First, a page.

While it might seem that merely clicking on a link wouldn't be enough to justify a search warrant, courts have ruled otherwise. On March 6, U.S. District Judge Roger Hunt in Nevada agreed with a magistrate judge that the hyperlink-sting operation constituted sufficient probable cause to justify giving the FBI its search warrant.
The defendant in that case, Travis Carter, suggested that any of the neighbors could be using his wireless network. (The public defender's office even sent out an investigator who confirmed that dozens of homes were within Wi-Fi range.)
But the magistrate judge ruled that even the possibilities of spoofing or other users of an open Wi-Fi connection "would not have negated a substantial basis for concluding that there was probable cause to believe that evidence of child pornography would be found on the premises to be searched." Translated, that means the search warrant was valid.
Entrapment: Not a defense
So far, at least, attorneys defending the hyperlink-sting cases do not appear to have raised unlawful entrapment as a defense.
"Claims of entrapment have been made in similar cases, but usually do not get very far," said Stephen Saltzburg, a professor at George Washington University's law school. "The individuals who chose to log into the FBI sites appear to have had no pressure put upon them by the government...It is doubtful that the individuals could claim the government made them do something they weren't predisposed to doing or that the government overreached."
The outcome may be different, Saltzburg said, if the FBI had tried to encourage people to click on the link by including misleading statements suggesting the videos were legal or approved.
In the case of Vosburgh, the college instructor who lived in Media, Penn., his attorney has been left to argue that "no reasonable jury could have found beyond a reasonable doubt that Mr. Vosburgh himself attempted to download child pornography."
Vosburgh faced four charges: clicking on an illegal hyperlink; knowingly destroying a hard drive and a thumb drive by physically damaging them when the FBI agents were outside his home; obstructing an FBI investigation by destroying the devices; and possessing a hard drive with two grainy thumbnail images of naked female minors (the youths weren't having sex, but their genitalia were visible).
The judge threw out the third count and the jury found him not guilty of the second. But Vosburgh was convicted of the first and last counts, which included clicking on the FBI's illicit hyperlink.
In a legal brief filed on March 6, his attorney argued that the two thumbnails were in a hidden "thumbs.db" file automatically created by the Windows operating system. The brief said that there was no evidence that Vosburgh ever viewed the full-size images--which were not found on his hard drive--and the thumbnails could have been created by receiving an e-mail message, copying files, or innocently visiting a Web page.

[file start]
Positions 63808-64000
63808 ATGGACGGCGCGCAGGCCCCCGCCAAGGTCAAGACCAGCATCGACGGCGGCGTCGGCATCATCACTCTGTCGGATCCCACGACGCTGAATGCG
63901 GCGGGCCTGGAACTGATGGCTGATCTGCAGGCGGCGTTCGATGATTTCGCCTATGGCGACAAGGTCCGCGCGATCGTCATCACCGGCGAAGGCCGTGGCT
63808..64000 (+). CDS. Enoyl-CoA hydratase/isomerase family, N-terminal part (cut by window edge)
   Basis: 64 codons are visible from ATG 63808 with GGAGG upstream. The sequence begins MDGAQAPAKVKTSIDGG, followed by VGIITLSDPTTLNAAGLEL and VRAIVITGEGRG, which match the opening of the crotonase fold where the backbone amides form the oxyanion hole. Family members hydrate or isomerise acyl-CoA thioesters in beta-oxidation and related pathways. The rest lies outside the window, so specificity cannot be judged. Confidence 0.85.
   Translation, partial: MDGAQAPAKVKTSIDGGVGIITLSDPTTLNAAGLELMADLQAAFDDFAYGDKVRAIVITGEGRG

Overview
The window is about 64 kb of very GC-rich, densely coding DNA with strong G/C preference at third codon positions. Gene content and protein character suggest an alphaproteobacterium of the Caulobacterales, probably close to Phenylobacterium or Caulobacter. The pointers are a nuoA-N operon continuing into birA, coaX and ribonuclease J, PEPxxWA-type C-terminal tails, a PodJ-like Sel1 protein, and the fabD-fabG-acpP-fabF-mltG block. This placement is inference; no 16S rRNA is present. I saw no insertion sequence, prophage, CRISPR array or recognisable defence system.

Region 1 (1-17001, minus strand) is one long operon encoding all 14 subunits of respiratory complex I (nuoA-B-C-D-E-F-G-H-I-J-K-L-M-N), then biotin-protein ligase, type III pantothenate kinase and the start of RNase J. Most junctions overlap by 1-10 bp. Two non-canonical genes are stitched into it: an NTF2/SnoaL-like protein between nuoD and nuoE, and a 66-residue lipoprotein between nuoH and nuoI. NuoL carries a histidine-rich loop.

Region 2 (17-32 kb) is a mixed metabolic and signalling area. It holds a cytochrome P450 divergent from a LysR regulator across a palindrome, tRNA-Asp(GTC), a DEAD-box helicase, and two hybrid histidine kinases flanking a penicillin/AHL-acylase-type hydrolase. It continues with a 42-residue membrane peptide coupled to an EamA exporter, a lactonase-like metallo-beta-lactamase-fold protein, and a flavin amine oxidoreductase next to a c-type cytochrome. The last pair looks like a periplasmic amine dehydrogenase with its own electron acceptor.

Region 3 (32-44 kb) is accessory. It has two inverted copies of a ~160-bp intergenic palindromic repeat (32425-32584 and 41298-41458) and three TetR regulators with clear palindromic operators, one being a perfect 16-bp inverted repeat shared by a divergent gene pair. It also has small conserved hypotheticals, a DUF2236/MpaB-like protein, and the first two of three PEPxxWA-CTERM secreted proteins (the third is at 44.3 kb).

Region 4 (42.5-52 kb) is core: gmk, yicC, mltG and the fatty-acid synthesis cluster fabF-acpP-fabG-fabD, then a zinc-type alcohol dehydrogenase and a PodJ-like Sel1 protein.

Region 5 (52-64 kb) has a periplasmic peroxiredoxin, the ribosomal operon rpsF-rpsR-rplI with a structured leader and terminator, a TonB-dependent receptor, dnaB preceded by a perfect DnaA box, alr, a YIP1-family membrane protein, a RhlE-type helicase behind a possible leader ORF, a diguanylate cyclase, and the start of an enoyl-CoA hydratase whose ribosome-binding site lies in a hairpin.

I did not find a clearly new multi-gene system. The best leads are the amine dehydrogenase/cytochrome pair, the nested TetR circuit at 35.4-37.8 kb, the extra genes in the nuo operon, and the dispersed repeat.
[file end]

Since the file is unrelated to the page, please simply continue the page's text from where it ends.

From the FBI's perspective, clicking on the illicit hyperlink and having a thumbs.db file with illicit images are both serious crimes. Federal prosecutors wrote: "The jury found that defendant knew exactly what he was trying to obtain when he downloaded the hyperlinks on Agent Luder's Ranchi post. At trial, defendant suggested unrealistic, unlikely explanations as to how his computer was linked to the post. The jury saw through the smokes (sic) and mirrors, as should the court."
The first image depicted a pre-pubescent girl, fully naked, standing on one leg while the other leg was fully extended leaning on a desk, exposing her genitalia... The other image depicted four pre-pubescent fully naked girls sitting on a couch, with their legs spread apart, exposing their genitalia. Viewing this image, the jury could reasonably conclude that the four girls were posed in unnatural positions and the focal point of this picture was on their genitalia.... And, based on all this evidence, the jury found that the images were of minors engaged in sexually explicit conduct, and certainly did not require a crystal clear resolution that defendant now claims was necessary, yet lacking.
Prosecutors also highlighted the fact that Vosburgh visited the "loli-chan" site, which has in the past featured a teenage Webcam girl holding up provocative signs (but without any nudity).
Civil libertarians warn that anyone who clicks on a hyperlink advertising something illegal--perhaps found while Web browsing or received through e-mail--could face the same fate.
When asked what would stop the FBI from expanding its hyperlink sting operation, Harvey Silverglate, a longtime criminal defense lawyer in Cambridge, Mass. and author of a forthcoming book on the Justice Department, replied: "Because the courts have been so narrow in their definition of 'entrapment,' and so expansive in their definition of 'probable cause,' there is nothing to stop the Feds from acting as you posit."